Macroprudential authorities seeking to address vulnerabilities related to commercial real estate have various instruments at their disposal, although these are concentrated on the banking sector. Only a few of these tools have been implemented so far, with increases in risk weights for commercial real estate exposures being the most commonly applied measure. In three countries, borrower-based measures covering commercial real estate exposures have also been implemented. In addition, some countries have activated macroprudential buffers, such as the systemic risk buffer and the countercyclical capital buffer, for the purpose of targeting commercial real estate-related vulnerabilities.

The growing role of non-banks in financing commercial real estate confirms the need to develop appropriate macroprudential tools targeting all parts of the financial sector. The ESRB continues to work on developing macroprudential policy beyond banking. In this vein, the ESRB is today publishing a report discussing how to strengthen the regulatory framework for insurers.

A healthy insurance sector contributes to financial stability. By taking on risks, insurers remove the possibility of large losses for households and companies; and by matching long-term savings and investment, they contribute to economic growth. However, the behaviour of insurers can also contribute to the build-up of vulnerabilities in the financial system. The ESRB thus believes that authorities should have an appropriate macroprudential toolkit at their disposal to target systemic risks in insurance, looking beyond individual institutions. Let me briefly highlight some of our main proposals in this regard.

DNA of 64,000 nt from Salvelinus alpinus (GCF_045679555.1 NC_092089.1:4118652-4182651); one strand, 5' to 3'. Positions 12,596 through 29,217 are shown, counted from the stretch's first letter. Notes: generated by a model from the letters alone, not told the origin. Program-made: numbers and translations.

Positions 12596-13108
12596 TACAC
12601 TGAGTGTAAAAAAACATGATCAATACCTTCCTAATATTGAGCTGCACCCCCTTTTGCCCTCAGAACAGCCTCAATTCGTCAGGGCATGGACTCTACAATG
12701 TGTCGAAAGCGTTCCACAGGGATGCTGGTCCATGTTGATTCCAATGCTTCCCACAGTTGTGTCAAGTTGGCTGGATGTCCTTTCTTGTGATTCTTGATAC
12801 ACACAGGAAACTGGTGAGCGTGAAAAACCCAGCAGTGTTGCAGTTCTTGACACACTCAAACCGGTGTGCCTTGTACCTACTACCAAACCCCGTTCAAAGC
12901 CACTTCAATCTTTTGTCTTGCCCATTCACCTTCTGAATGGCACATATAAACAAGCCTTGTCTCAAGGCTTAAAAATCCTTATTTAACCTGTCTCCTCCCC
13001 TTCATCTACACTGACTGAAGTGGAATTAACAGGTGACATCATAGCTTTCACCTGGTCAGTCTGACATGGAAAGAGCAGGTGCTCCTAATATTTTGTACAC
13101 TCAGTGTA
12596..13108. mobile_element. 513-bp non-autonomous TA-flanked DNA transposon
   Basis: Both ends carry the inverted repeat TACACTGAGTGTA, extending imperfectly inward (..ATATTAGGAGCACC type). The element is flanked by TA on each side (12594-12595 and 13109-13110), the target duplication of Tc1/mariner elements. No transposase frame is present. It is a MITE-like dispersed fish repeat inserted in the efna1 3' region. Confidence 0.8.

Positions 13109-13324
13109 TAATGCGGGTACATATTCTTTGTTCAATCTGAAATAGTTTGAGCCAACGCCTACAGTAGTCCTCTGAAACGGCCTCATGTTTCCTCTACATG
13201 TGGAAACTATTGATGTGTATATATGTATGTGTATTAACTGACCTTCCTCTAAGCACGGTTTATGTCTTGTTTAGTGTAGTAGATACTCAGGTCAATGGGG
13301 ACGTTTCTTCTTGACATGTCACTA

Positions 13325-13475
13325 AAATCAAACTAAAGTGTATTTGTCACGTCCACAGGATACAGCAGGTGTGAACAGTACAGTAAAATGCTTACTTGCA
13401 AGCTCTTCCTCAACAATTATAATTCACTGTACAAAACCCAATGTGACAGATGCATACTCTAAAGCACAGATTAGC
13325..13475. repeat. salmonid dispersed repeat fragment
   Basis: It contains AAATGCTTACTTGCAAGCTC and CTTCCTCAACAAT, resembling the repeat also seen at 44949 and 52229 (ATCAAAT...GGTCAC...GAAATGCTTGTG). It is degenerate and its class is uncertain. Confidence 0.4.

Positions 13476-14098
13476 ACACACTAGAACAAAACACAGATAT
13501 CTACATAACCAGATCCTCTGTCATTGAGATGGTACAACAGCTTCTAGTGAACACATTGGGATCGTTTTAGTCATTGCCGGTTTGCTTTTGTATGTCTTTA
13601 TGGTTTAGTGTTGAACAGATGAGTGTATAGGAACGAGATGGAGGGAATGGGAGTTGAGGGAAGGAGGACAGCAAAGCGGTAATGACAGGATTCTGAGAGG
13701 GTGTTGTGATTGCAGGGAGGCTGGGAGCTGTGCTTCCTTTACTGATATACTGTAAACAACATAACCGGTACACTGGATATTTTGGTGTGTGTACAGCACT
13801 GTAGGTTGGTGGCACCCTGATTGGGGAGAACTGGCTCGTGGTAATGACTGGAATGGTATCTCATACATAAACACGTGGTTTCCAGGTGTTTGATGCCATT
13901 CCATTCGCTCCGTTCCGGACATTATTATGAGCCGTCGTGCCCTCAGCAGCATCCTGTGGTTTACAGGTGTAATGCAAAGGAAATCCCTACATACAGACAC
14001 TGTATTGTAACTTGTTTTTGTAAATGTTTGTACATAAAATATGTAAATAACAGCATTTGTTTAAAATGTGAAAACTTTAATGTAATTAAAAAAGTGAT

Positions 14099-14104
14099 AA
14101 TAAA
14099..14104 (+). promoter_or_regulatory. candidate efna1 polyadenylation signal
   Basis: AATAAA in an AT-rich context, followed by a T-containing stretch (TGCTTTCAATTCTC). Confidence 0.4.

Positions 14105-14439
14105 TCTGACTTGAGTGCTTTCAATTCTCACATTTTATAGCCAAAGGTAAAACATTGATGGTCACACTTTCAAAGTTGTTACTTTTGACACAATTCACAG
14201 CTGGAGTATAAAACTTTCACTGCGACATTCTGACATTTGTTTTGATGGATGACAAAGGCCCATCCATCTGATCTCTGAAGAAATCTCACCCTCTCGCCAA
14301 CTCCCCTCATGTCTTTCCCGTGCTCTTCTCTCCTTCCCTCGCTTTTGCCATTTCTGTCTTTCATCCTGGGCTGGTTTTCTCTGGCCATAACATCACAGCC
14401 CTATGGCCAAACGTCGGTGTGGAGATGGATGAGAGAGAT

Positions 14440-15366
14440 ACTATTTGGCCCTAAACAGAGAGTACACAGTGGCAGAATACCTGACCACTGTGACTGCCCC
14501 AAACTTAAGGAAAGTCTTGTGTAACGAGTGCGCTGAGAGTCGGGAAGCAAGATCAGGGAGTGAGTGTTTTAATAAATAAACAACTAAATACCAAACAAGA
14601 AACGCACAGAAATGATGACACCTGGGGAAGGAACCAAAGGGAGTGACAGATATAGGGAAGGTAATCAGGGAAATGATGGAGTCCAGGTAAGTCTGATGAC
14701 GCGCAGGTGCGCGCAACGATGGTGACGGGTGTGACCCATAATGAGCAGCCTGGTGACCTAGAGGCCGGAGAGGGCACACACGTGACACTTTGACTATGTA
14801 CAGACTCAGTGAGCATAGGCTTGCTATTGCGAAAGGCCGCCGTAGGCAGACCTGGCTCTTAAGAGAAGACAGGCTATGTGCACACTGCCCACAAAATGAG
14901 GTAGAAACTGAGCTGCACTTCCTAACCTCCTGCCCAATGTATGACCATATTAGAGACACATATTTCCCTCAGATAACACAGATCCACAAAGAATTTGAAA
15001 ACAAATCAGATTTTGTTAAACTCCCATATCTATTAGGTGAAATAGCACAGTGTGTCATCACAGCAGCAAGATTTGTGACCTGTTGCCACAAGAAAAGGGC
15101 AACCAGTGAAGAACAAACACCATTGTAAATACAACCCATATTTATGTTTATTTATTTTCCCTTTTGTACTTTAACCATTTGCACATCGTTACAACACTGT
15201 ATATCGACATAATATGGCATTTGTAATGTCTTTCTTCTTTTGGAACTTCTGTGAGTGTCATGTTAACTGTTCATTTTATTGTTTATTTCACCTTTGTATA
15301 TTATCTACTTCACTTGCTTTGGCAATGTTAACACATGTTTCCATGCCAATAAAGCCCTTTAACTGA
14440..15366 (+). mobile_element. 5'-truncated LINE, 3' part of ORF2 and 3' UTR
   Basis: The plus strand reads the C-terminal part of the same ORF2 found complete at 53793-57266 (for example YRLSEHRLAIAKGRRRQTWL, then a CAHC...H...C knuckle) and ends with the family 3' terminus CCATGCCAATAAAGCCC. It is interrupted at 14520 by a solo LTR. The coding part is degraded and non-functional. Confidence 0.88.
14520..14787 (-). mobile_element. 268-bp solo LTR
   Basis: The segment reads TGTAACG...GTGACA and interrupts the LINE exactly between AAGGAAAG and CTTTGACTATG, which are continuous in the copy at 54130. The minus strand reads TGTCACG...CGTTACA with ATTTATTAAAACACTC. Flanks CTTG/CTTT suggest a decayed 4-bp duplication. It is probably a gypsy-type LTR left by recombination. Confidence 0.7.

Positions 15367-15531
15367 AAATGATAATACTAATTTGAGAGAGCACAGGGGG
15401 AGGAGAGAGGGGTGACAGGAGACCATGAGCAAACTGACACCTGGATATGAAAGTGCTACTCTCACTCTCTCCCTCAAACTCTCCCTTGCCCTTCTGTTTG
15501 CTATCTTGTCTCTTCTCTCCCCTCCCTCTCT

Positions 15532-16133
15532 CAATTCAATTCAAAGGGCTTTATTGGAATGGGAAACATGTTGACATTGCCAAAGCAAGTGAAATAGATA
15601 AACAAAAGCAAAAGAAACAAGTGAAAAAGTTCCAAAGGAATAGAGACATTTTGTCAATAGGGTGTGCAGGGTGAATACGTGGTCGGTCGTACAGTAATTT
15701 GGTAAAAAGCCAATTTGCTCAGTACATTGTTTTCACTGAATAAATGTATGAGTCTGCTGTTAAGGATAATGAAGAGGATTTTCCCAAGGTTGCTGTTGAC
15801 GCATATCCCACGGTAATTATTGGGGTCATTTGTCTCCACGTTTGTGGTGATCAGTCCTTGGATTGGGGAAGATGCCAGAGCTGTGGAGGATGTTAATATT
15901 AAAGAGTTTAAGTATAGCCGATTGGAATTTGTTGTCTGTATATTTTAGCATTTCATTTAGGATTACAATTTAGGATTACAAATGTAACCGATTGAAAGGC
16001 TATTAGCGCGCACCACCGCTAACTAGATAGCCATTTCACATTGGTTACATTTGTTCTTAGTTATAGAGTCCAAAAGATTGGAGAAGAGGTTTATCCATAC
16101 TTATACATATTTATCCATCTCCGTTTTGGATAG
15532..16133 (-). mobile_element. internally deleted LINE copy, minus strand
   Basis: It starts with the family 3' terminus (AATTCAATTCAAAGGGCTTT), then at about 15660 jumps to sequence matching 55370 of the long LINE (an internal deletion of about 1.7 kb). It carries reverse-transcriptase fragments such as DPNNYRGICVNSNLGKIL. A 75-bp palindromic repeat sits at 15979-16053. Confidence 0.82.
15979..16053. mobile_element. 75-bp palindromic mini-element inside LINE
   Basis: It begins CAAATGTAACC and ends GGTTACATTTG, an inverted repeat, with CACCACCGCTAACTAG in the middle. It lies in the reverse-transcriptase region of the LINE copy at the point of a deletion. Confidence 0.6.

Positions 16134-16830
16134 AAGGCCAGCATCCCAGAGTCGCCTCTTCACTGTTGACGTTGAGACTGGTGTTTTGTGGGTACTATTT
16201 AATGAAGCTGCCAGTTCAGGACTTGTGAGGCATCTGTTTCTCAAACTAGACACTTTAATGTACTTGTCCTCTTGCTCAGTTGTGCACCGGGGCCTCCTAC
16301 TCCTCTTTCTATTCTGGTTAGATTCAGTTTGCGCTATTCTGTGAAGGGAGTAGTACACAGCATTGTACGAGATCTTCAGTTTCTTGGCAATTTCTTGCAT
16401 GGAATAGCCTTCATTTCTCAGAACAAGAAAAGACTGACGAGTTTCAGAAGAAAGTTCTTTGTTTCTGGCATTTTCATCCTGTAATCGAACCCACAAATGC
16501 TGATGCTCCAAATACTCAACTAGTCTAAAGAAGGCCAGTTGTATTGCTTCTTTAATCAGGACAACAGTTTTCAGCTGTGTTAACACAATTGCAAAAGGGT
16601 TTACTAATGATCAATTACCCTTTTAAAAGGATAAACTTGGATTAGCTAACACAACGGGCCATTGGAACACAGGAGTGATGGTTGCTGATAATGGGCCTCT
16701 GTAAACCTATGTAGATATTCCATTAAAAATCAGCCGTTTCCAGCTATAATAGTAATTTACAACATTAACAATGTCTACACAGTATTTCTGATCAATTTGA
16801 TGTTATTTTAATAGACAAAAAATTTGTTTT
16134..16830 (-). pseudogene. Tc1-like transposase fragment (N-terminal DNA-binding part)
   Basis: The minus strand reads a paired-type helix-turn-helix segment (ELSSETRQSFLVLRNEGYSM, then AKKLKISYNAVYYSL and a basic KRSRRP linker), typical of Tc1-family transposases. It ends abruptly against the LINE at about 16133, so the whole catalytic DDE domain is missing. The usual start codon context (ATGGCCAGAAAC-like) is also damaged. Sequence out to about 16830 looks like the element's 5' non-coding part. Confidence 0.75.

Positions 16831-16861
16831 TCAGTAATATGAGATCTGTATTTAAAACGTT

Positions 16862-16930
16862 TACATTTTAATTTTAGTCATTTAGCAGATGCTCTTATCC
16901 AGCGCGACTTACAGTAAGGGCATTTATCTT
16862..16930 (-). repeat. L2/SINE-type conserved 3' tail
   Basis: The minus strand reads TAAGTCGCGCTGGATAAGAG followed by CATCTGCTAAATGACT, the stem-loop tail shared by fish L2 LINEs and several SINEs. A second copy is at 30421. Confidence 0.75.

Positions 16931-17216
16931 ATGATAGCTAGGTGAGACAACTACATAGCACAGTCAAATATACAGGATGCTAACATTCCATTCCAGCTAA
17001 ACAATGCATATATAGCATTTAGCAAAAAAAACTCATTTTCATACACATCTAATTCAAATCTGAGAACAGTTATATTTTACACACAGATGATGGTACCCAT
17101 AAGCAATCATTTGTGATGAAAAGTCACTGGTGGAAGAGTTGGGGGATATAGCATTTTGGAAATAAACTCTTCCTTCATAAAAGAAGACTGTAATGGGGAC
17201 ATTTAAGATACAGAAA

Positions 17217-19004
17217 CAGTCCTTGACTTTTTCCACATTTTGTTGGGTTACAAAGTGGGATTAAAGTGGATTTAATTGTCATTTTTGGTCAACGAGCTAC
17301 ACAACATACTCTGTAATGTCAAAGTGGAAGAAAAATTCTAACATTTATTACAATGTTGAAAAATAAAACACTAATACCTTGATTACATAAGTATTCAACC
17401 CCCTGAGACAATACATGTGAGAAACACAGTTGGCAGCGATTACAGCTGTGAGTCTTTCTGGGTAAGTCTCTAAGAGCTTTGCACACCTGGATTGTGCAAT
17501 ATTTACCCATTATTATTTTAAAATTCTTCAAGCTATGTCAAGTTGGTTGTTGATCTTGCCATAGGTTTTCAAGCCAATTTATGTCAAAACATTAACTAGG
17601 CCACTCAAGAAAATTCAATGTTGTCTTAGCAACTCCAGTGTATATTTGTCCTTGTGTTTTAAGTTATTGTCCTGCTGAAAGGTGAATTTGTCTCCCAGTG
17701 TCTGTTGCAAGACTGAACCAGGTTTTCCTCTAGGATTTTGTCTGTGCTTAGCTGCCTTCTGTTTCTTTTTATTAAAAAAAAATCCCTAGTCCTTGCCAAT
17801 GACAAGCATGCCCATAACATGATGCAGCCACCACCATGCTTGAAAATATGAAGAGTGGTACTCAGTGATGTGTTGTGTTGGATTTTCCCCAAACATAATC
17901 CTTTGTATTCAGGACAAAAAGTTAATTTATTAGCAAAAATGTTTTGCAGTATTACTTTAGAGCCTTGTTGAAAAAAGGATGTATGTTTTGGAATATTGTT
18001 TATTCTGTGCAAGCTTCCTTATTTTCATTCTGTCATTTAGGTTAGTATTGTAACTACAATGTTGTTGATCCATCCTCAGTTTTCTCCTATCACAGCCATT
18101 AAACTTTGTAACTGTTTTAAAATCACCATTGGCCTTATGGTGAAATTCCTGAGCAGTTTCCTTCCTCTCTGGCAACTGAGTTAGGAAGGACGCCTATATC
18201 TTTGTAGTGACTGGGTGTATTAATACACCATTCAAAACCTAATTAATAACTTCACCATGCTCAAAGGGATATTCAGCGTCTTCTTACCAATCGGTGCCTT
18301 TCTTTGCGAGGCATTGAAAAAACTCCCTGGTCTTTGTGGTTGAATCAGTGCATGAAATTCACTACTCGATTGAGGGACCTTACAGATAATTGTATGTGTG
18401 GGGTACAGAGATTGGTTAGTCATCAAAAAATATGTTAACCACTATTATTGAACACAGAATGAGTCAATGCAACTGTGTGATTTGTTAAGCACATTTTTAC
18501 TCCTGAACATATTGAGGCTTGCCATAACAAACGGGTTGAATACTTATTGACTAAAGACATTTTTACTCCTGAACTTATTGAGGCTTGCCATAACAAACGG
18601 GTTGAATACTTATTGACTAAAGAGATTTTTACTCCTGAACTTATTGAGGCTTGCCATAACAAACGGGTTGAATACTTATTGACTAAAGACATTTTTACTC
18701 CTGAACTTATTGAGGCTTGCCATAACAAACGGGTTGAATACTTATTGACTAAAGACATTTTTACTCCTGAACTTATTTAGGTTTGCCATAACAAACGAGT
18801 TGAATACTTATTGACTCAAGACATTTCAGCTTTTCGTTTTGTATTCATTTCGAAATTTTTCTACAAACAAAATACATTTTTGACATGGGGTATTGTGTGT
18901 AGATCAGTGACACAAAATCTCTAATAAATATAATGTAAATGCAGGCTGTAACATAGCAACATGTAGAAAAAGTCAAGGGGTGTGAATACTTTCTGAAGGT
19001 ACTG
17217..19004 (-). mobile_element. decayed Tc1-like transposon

First, authorities should be able to impose market-wide capital increases and dividend restrictions. This would enable them to enhance the resilience of insurers in the event of unfavourable market developments. Such capital increases could target specific entities and/or activities.

Furthermore, it cannot be ruled out that there might be times when policyholders want to terminate their insurance policies in large numbers, thereby putting liquidity strain on insurers. Authorities should be able to protect financial markets and the policyholders themselves from the adverse impact of such an exceptional run on insurers. One way of doing this would be to consider temporarily preventing policyholders from terminating their contracts. Last time we met, I discussed a similar tool for investment funds.

A macroprudential toolkit for insurers should perhaps also include time-varying countercyclical capital requirements. Such requirements could reduce the incentive to sell off assets by lowering capital requirements during downturns. They could also help prevent the build-up of sectoral vulnerabilities by increasing capital requirements during upturns.

It is also important to ensure the consistency of macroprudential policy by extending certain instruments used in the banking sector to insurers performing bank-like activities, such as mortgage lending or commercial real estate financing, which we just discussed.

Let me conclude by saying that there is more work to be done here too. In particular, we need to decide how to calibrate these instruments, which thresholds should apply and how these instruments should be incorporated into the current regulation. The ESRB will continue discussing these issues and will contribute to the review of the Solvency II Directive, thus also helping this Committee to decide on the future shape of the regulatory framework for insurers.

Thank you for your attention. I am now available for questions.